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that we develop leaders. if i hit the lottery tomorrow or later this evening -- [laughter] i would help foster a series of leadership development programs. i think we need powerful and articulate people speaking up and emerging from these communities across the country strong leadership development is so important. young students that understand the issues and are given the tools to be able to analyze the issues and people that have the long-term commitment. dave dennison and all these
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people. general dave was always on the move. dave left and came to mississippi. let me tell you he was always moving. he was always on the move but then as you pointed out he was only 20-years-old. i thought dave was much older because he was mature. he was on the move and he was in e charge. we need more dave dennison's in the world. this is leadership. the community that you described
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i think leadership development is important so mentoring and teaching we need people willinge to make that long-term commitment let's think about men touring andd working with our young people because that is important. [applause] of thing about the piece this leadership is you don't know who has it once you get out
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there. she was a leader that just emerged and they felt her involvement. all of this has a potential with some organizations. you can make the changes in your own community. don't be afraid to talk to them. that's part of the work how do i get involved in the movement.
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you pick up the ball and start playing. you start bouncing the ball. somebody says want to play a one-on-one? then you start playing one on one. then it grows and grows, so it's talking about theur issues.
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the other thing has to do with this whole thing think about it what is a family. we christians love god, we are all god's children. we are human beings and what type of america do we want to live in. we don't want to stand up because we might be ostracized by some party.
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so let's try to figure out how to be a family. [applause] any questions?
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>> please stand up. [applause] does anybody have any questions? just come up to the podium, please. we have the author of emmett hill so this is how i see it working. i'm a historyco instructor and i recognize my students don't know this movement. they don't understand it and many of them don't care so we have to start with the educators so we are having a workshop where we are giving away copies
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of the book leaving with a lesson plan and coming septemben the audience is a teacher and you want to earn, come down where we are going to arm teachers to get to students recording stories that haven't been told but we've got to start with schools. thank you for what you're doing. i challenge us all to get the stories to the communities. good morning. i am at. [inaudible] [applause] and jackson state university. connected to everyone on this
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panel. my children went to school and there is a question i want to ask. people say this often. we talk about issues relative to the discussion today. they don't want to take responsibility for the for what their great, great grandfather did. the last time i was here there was a young lady who was a journalist and talked about how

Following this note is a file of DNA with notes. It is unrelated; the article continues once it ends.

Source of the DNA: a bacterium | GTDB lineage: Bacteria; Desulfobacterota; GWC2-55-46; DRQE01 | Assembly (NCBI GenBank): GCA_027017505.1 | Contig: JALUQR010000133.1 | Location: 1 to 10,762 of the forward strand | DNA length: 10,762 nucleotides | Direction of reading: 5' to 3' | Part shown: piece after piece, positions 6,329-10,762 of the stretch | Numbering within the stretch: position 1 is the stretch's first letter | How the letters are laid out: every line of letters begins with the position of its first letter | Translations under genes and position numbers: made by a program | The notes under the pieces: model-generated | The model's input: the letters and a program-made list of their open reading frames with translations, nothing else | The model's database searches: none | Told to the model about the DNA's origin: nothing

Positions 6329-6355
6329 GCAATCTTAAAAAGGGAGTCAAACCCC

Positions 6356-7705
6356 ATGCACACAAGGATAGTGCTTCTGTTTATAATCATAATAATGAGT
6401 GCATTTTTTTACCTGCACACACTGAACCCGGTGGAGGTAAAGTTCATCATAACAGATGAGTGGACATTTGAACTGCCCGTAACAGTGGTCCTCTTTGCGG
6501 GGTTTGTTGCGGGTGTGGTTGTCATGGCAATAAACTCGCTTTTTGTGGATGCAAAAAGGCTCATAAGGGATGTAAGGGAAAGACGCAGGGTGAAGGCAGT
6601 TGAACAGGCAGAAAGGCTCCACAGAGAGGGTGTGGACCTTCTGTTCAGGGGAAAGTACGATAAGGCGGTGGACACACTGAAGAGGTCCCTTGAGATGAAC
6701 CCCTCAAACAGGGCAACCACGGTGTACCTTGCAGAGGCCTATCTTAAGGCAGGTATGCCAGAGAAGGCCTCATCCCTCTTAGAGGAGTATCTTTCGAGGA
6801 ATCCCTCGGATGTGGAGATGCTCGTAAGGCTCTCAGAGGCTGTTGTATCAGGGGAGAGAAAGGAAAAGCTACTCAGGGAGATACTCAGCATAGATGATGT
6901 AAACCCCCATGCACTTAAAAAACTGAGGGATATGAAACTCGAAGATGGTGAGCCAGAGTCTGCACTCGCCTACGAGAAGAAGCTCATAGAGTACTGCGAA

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did she s get past the shame she had from being in mississippi. that stuck with me because when i leave do people say how could you all live in mississippi. the question is its shameful about what's being brought against so specifically we need to free ourselves and the other thing i don't necessarily care
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how folks react to that. we come from thet. traditions tt shaped the country. folks are extremely proud of the supremacy in mississippi but black folks need to be just as proud of the resistance that we come from. those that saved the lives by creating the democracy and that starts in mississippi.
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they did something to keep this thing going so what i would love for the folks in mississippi to understand that and and brace that and internalize thatk in e way they ask us to internalize we should release ourselves from that and embrace the power that comes from being black in mississippi. [applause] just one more. >> i am interested in the story is that places tell. freedom house is another place many of the movements took place, t or important and theres one seeking to recognize and preserve the places so the
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stories can be told and people can go and experience the earlier and later moments of the movement. i would further add the places that tell the story are the places we come together and would suggest i what empowers us is the ability to have power through having economic presence and to that end i wonder if the new freedom house might be the business where the dollar is spent six more times versus the dollars spent at the big box store that you never see again so how does lace related to the movement and
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howig moving forward with some f the new places might be. we have one or two more minutes. >> let me take a quick shot. we need to stop tearing down old black communities. we need to rebuild them. that is so much history that exists in those places. we call them slums. they are replaced by modern places. we are destroying them. >> history in mississippi is very complicated and diverse. learn and understand the history. thank you so much. [applause]